Turkey was already shelling across the border when, on 19th January, President Erdoğan announced the launch of the spitefully named ‘Operation Olive Branch’. This was to be a full invasion of the isolated canton of Afrin, part of the autonomous Democratic Federation of Northern Syria. Erdoğan claimed that Turkey would overrun Afrin in days. With no air power, Afrin could not hold off the second biggest army in NATO without support, and none was forthcoming; but it was not until 18th March that Turkey and its allied militias took full control of Afrin city. The intervening two months was a time of intense activity by Kurds and their supporters everywhere, and also of heartache and frustration as politicians and media ignored what was happening until almost the final minute.

In frustration at the lack of reporting beyond the reproduction of snatches of Turkish propaganda, Sarah Glynn wrote this article about the war on Afrin for the 6th February edition of the National.

Below are some of the actions that we took to try and alert people to what was happening. We also called on people to tell their MPs to tell the UK Government to condemn Turkish aggression, to stop any further arms sales to Turkey, and to insist on the Democratic Federation of Northern Syria being part of any discussions on the future of Syria.

On 22nd January, Sarah wrote this article on the Importance of Afrin for Bella Caledonia.

On 23rd January SSK organised a large protest outside the Turkish and Russian consulates in Edinburgh. (Turkey was able to attack because Russia withdrew their forces that had been protecting the area.) The demo was the subject of a report in Common Space.

The same day, SSK also organised a protest in Dundee City Centre.

There was a short report and photo in the next day’s Evening Telegraph.

On Saturday 27th SSK organised protests at Glasgow’s Buchanan Street steps

and Dundee City Centre. When we had organised the Dundee protest four days earlier there were no Kurds taking part, but now the local community had found us. This time they turned up in force and brought their children. There were reports on this second Dundee demo in both the Courier and the Telegraph

On 3rd February, a few of us from Dundee joined up with the student socialist society for a protest in St Andrews,

and on the 4th there was another protest in Edinburgh.

We were back in Dundee City Centre on 17th February,

24th February, 9th March

and 13th March

Meanwhile, the Kurdish community in Edinburgh kept a vigil for some days outside the Scottish Parliament,

and on 14th March they organised a rally. John Finnie, a Green MSP, came out and spoke to the protestors, but relatively few people walk past Holyrood, so we decided to march up the Royal Mile. Some people were a little worried as the last Edinburgh protest had been attacked by an angry Turkish man, but the policeman outside the parliament called on a couple of his colleagues to facilitate and protect the march. We must now feature in dozens of holiday photographs.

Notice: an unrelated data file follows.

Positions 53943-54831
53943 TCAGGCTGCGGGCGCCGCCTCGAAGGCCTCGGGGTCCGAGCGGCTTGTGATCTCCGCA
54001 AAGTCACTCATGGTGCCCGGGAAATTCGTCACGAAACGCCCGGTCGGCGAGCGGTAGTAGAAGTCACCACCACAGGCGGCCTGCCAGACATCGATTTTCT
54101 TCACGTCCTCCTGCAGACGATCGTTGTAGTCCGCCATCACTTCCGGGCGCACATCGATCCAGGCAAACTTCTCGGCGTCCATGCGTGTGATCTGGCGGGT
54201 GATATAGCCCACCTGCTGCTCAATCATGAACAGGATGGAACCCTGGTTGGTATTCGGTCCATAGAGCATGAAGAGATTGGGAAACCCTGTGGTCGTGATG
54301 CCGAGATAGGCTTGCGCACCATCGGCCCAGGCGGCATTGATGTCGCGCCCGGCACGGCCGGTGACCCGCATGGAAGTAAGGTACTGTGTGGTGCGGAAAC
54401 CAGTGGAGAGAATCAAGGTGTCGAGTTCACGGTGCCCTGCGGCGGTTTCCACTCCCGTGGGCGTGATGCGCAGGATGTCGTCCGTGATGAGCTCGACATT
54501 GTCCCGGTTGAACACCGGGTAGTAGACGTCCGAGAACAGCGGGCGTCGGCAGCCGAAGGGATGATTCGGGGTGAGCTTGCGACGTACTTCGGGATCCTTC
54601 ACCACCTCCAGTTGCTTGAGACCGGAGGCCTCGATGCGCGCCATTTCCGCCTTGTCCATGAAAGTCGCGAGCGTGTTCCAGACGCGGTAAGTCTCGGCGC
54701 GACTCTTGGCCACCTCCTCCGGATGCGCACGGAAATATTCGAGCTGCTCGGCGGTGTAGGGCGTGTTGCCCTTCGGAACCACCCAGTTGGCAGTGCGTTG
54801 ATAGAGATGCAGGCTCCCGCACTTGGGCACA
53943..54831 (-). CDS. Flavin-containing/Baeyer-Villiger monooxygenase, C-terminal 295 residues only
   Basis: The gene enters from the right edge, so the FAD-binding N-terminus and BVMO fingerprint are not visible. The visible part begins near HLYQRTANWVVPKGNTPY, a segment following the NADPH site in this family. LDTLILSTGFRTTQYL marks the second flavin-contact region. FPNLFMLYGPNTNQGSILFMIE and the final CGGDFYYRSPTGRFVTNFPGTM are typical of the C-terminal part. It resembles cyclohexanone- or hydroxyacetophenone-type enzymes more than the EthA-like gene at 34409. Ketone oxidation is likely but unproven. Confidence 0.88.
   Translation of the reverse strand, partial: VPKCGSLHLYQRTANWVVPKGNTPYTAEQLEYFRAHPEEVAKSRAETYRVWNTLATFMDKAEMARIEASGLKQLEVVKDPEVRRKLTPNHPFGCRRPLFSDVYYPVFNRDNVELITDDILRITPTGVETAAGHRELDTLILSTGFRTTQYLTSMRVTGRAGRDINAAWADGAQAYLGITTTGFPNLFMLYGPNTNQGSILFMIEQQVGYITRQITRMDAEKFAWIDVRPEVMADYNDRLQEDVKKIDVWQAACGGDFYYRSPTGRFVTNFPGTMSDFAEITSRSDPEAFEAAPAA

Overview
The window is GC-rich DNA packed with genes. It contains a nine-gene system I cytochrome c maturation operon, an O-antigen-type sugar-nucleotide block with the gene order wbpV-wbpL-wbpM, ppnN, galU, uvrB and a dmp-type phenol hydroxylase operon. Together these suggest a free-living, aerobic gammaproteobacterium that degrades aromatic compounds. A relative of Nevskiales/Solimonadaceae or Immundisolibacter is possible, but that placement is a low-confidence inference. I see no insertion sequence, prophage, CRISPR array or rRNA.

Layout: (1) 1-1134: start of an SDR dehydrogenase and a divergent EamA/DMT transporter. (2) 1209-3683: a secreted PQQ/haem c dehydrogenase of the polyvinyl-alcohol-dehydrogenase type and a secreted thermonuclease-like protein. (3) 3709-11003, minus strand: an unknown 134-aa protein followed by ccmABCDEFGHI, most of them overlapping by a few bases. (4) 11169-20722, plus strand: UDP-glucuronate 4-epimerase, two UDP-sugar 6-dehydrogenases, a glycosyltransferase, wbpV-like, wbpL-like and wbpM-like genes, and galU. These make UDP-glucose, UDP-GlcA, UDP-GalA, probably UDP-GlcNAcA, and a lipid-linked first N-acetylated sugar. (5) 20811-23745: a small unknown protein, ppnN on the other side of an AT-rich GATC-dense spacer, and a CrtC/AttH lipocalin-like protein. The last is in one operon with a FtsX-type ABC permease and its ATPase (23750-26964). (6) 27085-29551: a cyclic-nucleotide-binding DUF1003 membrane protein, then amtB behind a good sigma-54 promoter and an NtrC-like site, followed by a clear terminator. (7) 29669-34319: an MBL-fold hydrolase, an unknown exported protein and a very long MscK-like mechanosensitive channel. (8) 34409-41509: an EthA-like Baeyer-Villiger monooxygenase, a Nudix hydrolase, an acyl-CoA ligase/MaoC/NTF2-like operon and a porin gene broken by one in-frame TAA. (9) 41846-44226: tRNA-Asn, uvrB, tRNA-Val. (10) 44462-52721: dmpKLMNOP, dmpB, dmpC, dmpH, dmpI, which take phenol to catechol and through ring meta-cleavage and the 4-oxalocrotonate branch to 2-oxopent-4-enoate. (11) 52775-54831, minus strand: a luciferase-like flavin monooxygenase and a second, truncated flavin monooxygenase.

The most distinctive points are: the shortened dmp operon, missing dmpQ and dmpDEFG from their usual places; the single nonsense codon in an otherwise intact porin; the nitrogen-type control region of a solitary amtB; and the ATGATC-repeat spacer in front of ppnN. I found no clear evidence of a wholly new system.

On 17th March our stint in Dundee City Centre was cut short by swirling snow, but it was dry again in time for us to hand out leaflets to the fans going into Dundee United game.


When we weren’t out on the street or printing hundreds of leaflets we chased up our MPs to put pressure on the UK Government. Already on 15th January, with the Turkish Government threatening to attack Afrin, we wrote to all Scottish MPs and MSPs calling on the UK/Scottish government to ‘condemn this act of aggression’. This was reported on in Common Space. Chris Stephens, MP for Glasgow South,  has been a long-time supporter, but we also visited Stewart Hosie and Chris Law in Dundee, and users of Edinburgh’s Kurdish Community Centre spent an afternoon emailing their MPs and MSPs. Chris Stephens lodged an Early Day Motion (See report in Common Space ), and both he and Chris Law spoke at the debate that eventually took place in Westminster on 12th March. Chris Law added a human dimension by describing the situation of one of his constituents, who we had introduced to him.

Kawa’s family’s plight was also covered in the Daily Record.

On 22 March our co-convenor, Roza Salih, attended a meeting for Afrin at the Parliament in Westminster, along with Scottish MPs Chris Stephens and Tommy Shepherd.

One of the first things the invading soldiers did to stamp their mark on the city of Afrin was tear down the statue of Kawa the Blacksmith. The original Kawa (after whom our refugee friend is named)  is a mythical hero – an ordinary man who led the people against the tyrannical ruler who had captured their land, allowing the sun to shine again – and has become a symbol of Kurdish resistance. He is also associated with the return of spring, celebrated as Newroz on the spring solstice. That the statue was pulled down just a couple of days before Newroz was even more poignant. Which made us think that one way that we could demonstrate our solidarity with the people of Afrin, was to erect our own ‘statue’ of Kawa in Dundee. This we did on Saturday 24th March, with Mike Arnott, secretary of Dundee Trades Council, doing the formal unveiling. (You can read more about the symbolism of the statue in this article that Sarah wrote for Common Space.)

It succeeded in generating a lot of interest from passers-by, and was reported on in the Evening Telegraph and in Common Space.  It was even shared on the YPJ’s own Facebook page.

(PS One of our demands has been that the UK stop selling arms to Turkey – the leaflet we handed out outside the football was even headed ‘UK Weapons are aiding ISIS’. On 28th March, we were very happy to see Edinburgh Antifascist Action making the point with a banner drop on a bridge facing the Edinburgh Leonardo factory, which manufactures combat helicopters for the Turkish state. The banners read “Hands Off Afrin” and “Leonardo Kills!”)


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